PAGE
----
Whatever Happened to North Korea?
While world powers met yesterday to discuss Iran's nuclear ambitions, it seems that once-urgent efforts to curb North Korea's far advanced nuclear program have stalled and all but vanished from the news.
North Korea's abrupt cancellation Wednesday of a much-anticipated resumption of railroad service between the two countries provides some explanation, according to the country's online commentators. South Korea and Washington, they note, have very different approaches to the North Korean threat. Though both countries are committed to North Korea's containment, Seoul, located just 40 miles from the North Korean border, takes a softer line than Washington.
Last week, the Seoul daily Chosun Ilbo said U.S.-Korean relations followed a familiar pattern: "whenever its relationship with the U.S. becomes strained, North Korea mobilizes the inter-Korean channel with talk of 'one nation.'"
North Korea's apparent agreement to resume train service between the two countries for the first time in 55 years stirred hopes that the two countries might be inching toward reconciliation. The South Korean government had certainly struck a friendly tone in recent weeks. On May 9, President Roh Moo-Hyun offered "many concessions" and "substantial assistance" to North Korea. On May 22, the South Korea's unification minister expressed certainty that "a turning point for peace on the Korean Peninsula and inter-Korean relations will come within the year."
"That mating dance," said Chosun Ilbo, "gave the misleading impression that a steady confidential dialogue has been going on between the South and North."
The reality, say editors of the Joong Ang Daily, is that North Korea is manipulating the South in its efforts to obtain "even more economic support from the South" and that "repeated breaches of agreements by the North are in practice condoned" by South Korea's government.
"Under such circumstances, it is no wonder that the North may think it is fine to act as if it were the master of the South," they write.
The Yonhap News Agency notes that "South Korea provides tens of millions of dollars worth of aid and assistance every year to the impoverished North in the hope Pyongyang's increased dependence on Seoul would help bring the reclusive state into the international community and back to negotiations over its nuclear arms program."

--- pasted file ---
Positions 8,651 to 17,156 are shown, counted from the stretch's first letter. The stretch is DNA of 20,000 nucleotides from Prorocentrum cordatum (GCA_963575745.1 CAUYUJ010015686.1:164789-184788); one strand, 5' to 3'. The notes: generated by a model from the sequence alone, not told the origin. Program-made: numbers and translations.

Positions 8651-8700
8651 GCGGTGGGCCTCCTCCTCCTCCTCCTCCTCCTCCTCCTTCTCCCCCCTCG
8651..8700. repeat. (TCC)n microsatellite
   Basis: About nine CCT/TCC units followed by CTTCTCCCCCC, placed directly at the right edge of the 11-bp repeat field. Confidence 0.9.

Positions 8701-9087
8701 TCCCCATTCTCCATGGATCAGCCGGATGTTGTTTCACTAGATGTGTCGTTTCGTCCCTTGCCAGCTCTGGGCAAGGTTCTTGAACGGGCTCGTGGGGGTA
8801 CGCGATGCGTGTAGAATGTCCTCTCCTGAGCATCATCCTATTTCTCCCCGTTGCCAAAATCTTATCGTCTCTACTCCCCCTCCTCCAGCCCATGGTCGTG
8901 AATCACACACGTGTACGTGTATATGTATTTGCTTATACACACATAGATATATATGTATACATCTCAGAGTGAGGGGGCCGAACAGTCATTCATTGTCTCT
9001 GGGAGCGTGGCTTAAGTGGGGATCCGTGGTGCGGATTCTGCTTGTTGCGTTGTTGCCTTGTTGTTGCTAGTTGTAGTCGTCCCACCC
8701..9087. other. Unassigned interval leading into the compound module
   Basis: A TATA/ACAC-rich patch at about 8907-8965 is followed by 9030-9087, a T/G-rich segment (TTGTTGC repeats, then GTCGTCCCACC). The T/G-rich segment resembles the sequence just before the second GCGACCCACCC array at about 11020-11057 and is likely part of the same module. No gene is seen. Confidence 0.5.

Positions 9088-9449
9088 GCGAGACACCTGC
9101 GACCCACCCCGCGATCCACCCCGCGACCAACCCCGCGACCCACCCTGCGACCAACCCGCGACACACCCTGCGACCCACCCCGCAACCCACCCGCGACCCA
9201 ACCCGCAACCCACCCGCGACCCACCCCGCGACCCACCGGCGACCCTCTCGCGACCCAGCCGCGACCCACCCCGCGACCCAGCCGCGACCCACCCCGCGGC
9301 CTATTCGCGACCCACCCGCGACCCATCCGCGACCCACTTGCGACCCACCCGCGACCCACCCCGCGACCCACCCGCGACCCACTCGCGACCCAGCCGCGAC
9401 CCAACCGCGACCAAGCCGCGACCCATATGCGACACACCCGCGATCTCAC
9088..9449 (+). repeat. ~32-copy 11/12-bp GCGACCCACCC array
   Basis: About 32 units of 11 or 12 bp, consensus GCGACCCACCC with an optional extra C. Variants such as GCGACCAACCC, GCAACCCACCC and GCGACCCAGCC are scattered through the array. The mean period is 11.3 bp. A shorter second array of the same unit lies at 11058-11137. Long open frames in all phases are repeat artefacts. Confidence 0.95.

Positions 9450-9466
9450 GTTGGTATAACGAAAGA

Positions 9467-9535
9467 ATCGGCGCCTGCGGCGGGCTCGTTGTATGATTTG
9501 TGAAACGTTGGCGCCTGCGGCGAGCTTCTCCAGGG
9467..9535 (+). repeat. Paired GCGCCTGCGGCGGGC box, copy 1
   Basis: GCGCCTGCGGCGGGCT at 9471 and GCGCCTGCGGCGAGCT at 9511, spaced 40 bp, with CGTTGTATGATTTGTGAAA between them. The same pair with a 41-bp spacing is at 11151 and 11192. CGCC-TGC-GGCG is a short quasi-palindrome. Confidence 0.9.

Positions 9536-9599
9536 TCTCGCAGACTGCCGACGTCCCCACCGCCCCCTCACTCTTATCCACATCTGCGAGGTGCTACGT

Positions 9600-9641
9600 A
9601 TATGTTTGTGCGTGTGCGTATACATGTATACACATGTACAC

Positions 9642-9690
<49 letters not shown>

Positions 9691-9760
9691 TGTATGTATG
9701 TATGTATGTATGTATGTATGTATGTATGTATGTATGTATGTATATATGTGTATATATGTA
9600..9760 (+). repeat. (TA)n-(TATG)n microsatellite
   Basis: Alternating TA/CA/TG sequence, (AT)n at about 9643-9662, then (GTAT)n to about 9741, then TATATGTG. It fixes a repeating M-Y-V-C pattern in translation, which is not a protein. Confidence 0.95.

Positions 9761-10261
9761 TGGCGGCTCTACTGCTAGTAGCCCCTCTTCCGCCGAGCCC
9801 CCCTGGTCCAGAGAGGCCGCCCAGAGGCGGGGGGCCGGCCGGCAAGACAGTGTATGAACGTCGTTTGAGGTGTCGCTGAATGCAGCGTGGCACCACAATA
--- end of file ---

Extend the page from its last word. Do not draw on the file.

"Although South Korea was determined to take the lead in the stalled nuclear talks by activating more inter-Korean projects," said the Korea Herald, "the effort is likely to be overshadowed due to this incident."
Meanwhile, the chief U.S. negotiator, Christopher Hill, arrived in Beijing yesterday to talk with Chinese officials about how to get the six-party talks going again. According to Xinhua news agency, Hill said Washington will not offer North Korea any economic incentive to resume negotiations.
With its two chief adversaries, South Korea and the United States, taking such different approaches, North Korea can afford to wait.
Please email us to report offensive comments.
Posted by: DavidP | May 25, 2006 10:11 AM
Posted by: Karim | May 25, 2006 10:43 AM
Posted by: Judge C. Crater | May 25, 2006 10:59 AM
Posted by: Chip Smith | May 25, 2006 11:45 AM
Posted by: jvd70 | May 25, 2006 12:28 PM
Posted by: Tom T. | May 25, 2006 01:28 PM
Posted by: David George Ferguson | May 25, 2006 01:37 PM
Posted by: P. J. Casey | May 25, 2006 02:31 PM
Posted by: Paul | May 25, 2006 02:45 PM
Posted by: jvd70 | May 25, 2006 03:21 PM
Posted by: Mike Brooks | May 25, 2006 03:34 PM
Posted by: Duck | May 25, 2006 04:02 PM
Posted by: Andy | May 25, 2006 04:12 PM
Posted by: Mike Brooks | May 25, 2006 04:19 PM
Posted by: Karim | May 25, 2006 11:48 PM
Posted by: Karim | May 25, 2006 11:59 PM
Posted by: | May 26, 2006 11:40 AM
Posted by: jvd70 | May 26, 2006 10:12 PM
Posted by: OD | May 27, 2006 05:42 PM
Posted by: CE | May 31, 2006 01:21 PM
Posted by: Mark Rosenkranz | June 1, 2006 01:00 AM
Posted by: Mark Rosenkranz | June 1, 2006 01:02 AM
Posted by: Mark Rosenkranz | June 5, 2006 03:18 AM
Posted by: insurance auto | June 8, 2006 09:27 AM
Posted by: alex | August 11, 2006 11:18 AM
Posted by: kori | August 11, 2006 09:04 PM
The comments to this entry are closed.